The finale episode of The Morning Show is a fitting epilogue to a season straddled with inconvenient plot contrivances and a whole of drama
Story: The finale episode of The Morning Show sees UBA finally inching towards the digital arena. Alex declares that she is done being ashamed of herself and the company she keeps, and Bradley has a surprise suitor waiting to confess their affections for her.
The second season of The Morning Show is evidently a pity party for Alex Levy (Jennifer Aniston), and the show is determined to exonerate her. So, the finale sees her suffer, both figuratively and literally, after contracting COVID-19. This is a tamer version of a similar fate meted out to Mitch Kessler (Steve Carell), who skidded off the top of a cliff in the final few seconds of Episode 7. Alex is the lesser of the evils among the two, and hence, is offered redemption while she is still alive.
Chip Black (Mark Duplass) is the ever-dependable friend who was brought back this season to steer Alex’s messy life into a non-self sabotage direction. Other than his association with Alex and her many, many slip ups, Chip has had very little to offer in terms of his narrative arc. His decisions are also colossally stupid. He lies to Alex about contracting the virus to shoot a candid tête-à-tête series that he believes would help in spreading awareness. While his intentions are noble, his actions are carried out by flouting social distancing norms with a patient. Further, a show on Alex talking about herself (once again, without being prompted even once), Chip figures, would Marie Kondo all troubles out of Alex’s public persona.
The show being made for UBA’s upcoming streaming service is perhaps the gentle nod to the Apple TV+ streamer, where The Morning Show streams. It also is the only way Cory Ellison (Billy Crudup) believes the channel can be salvaged amid a maelstrom.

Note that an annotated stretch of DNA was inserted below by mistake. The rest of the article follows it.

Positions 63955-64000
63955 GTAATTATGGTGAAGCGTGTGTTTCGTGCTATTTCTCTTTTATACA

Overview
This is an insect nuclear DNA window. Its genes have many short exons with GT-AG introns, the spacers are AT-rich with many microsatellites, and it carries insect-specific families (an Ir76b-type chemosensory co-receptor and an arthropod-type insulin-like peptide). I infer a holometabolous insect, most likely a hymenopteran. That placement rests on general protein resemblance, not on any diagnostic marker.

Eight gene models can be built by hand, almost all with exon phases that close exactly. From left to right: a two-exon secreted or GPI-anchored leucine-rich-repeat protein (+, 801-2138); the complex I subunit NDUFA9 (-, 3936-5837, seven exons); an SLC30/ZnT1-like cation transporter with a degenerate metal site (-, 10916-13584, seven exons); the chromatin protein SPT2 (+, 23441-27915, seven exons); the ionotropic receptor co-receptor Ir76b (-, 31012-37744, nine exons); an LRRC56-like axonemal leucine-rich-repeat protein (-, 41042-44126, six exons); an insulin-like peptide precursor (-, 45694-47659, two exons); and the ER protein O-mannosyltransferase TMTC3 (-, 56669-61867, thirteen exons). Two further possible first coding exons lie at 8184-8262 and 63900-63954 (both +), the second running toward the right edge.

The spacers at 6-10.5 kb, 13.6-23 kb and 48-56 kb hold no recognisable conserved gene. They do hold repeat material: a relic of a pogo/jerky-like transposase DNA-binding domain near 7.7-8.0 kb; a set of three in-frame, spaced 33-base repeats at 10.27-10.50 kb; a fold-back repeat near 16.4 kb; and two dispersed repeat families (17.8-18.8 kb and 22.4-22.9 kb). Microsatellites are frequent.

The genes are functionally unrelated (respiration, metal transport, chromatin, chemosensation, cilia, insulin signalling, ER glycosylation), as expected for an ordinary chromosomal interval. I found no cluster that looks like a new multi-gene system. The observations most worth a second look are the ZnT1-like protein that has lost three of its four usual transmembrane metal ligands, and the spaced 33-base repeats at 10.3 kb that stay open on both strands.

Elsewhere, Bradley Jackson (Reese Witherspoon), desperately looking for her brother Hal, receives a call from a new and improved Alex. Alex thanks her for defending her during the Maggie Brenner (Marcia Gay Harden) interview. While their reconciliation is cutesy, it also is a glaring example of unprofessionalism. Bradley had clarified that her defense of Alex was motivated by her friendship with the latter, which is another way of absolving Alex for her toxicity. Alex also tells Bradley to accept Hal as he is, since she herself is “done” being ashamed of her association with Mitch. This ill-informed advice on “owning” one’s relations, however detrimental they might be, is in line with the show’s flagrant lack of nuance this season. As one would expect, Bradley and Hal reunite inside a hospital ER, in the most dramatic fashion.
For fans waiting with bated breath for Cory to finally confess his love for Bradley, the confession does arrive in the climax of the episode. However, since the season did not expend enough time to develop the dynamic between Cory and Bradley any further than it was in the first instalment, the moment feels laboured and inorganic.
The one satisfactory resolution this season was Daniel (Desean Terry) finally quitting TMS. After being overlooked for years, when Daniel refuses to anchor the show over unavailability of other hosts, there is quiet victory.
The same cannot be said about Yanko Flores (Nestor Carbonell) or Stella Bak (Greta Lee), or even Hannah (Gugu Mbatha-Raw), whose death prompted the countless series of events this season.
Verdict: Season 2 of The Morning Show is an elaborately crafted, but ill-engineered show pummeling towards failure with conviction right from the beginning. You hope it’d get better, but unfortunately, the series never manages to untangle itself from its own fruitlessness.